NEW YORK - Dr. Philip Low recalls the first time he met renowned scientist Stephen Hawking at the Metropolitan Museum of Art in New York.
"He and I ended up going to the Monet exhibit and we were able to chat a little bit," said Low.
After a few more meetings, Hawking asked Low to analyze his brain, using the I-Brain, a small device he created that records brain waves without the clutter of wires.
So far they've been able to recognize when Hawking intends to do something.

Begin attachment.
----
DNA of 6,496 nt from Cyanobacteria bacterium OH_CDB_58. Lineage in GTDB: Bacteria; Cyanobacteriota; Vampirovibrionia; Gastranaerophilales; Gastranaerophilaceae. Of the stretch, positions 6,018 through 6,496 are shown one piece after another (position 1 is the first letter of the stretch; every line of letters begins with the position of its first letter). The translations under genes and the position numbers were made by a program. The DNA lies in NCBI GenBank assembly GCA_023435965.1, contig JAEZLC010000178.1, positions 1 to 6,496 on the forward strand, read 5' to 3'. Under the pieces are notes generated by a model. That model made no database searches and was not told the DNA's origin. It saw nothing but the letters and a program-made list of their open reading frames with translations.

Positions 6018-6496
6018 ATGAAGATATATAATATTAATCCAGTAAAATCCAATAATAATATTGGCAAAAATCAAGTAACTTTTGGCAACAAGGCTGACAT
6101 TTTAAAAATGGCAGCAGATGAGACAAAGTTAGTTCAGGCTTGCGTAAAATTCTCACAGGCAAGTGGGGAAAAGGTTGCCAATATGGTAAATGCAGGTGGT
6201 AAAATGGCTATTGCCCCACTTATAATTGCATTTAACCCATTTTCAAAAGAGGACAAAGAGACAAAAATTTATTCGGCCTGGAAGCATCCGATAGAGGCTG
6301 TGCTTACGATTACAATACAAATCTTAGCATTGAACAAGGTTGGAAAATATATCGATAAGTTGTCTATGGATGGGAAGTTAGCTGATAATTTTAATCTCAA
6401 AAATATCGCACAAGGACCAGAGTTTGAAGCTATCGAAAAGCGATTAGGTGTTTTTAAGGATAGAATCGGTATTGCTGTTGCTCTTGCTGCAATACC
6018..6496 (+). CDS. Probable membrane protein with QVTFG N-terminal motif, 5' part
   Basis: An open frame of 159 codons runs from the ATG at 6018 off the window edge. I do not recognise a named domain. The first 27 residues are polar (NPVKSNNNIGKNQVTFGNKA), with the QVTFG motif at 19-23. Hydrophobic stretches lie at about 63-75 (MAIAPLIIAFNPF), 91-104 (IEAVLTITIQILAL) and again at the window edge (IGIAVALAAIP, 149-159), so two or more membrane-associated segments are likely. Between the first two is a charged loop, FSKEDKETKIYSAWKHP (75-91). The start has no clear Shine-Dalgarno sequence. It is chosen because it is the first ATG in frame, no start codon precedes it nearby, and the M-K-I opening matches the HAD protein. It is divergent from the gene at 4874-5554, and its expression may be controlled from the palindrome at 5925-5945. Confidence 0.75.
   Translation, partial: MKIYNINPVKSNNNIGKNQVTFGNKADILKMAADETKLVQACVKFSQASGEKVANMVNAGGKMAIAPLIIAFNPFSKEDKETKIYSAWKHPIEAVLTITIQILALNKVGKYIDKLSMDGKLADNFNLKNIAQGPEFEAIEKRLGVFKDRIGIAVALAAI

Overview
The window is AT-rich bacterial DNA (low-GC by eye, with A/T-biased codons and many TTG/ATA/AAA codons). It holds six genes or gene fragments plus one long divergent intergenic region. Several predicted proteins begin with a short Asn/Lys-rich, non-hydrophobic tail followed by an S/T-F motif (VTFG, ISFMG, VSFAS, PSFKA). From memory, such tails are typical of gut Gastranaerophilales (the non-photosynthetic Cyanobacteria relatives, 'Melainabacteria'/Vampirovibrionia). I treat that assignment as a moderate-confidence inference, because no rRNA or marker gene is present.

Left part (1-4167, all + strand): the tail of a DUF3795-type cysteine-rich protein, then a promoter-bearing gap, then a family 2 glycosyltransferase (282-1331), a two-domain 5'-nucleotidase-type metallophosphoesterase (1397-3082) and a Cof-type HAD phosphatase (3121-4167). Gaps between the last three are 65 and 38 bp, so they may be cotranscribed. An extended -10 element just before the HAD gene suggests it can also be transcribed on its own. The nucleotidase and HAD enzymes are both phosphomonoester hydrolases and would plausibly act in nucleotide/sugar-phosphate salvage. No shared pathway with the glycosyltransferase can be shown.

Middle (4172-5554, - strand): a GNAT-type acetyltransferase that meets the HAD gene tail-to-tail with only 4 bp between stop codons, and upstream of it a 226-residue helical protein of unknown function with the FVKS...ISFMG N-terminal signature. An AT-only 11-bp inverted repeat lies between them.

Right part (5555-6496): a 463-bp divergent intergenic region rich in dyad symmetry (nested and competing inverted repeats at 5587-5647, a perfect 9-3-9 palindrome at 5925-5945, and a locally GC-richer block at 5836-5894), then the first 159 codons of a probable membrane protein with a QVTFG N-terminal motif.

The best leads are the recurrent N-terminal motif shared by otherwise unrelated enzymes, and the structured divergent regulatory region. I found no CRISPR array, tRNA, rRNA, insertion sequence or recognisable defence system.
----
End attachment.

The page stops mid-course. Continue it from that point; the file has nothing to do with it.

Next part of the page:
Researchers are using the I-Brain to study children with autism to understand more about their brain function.
Drug companies are also using it to see if their products are having a desired effect on patients.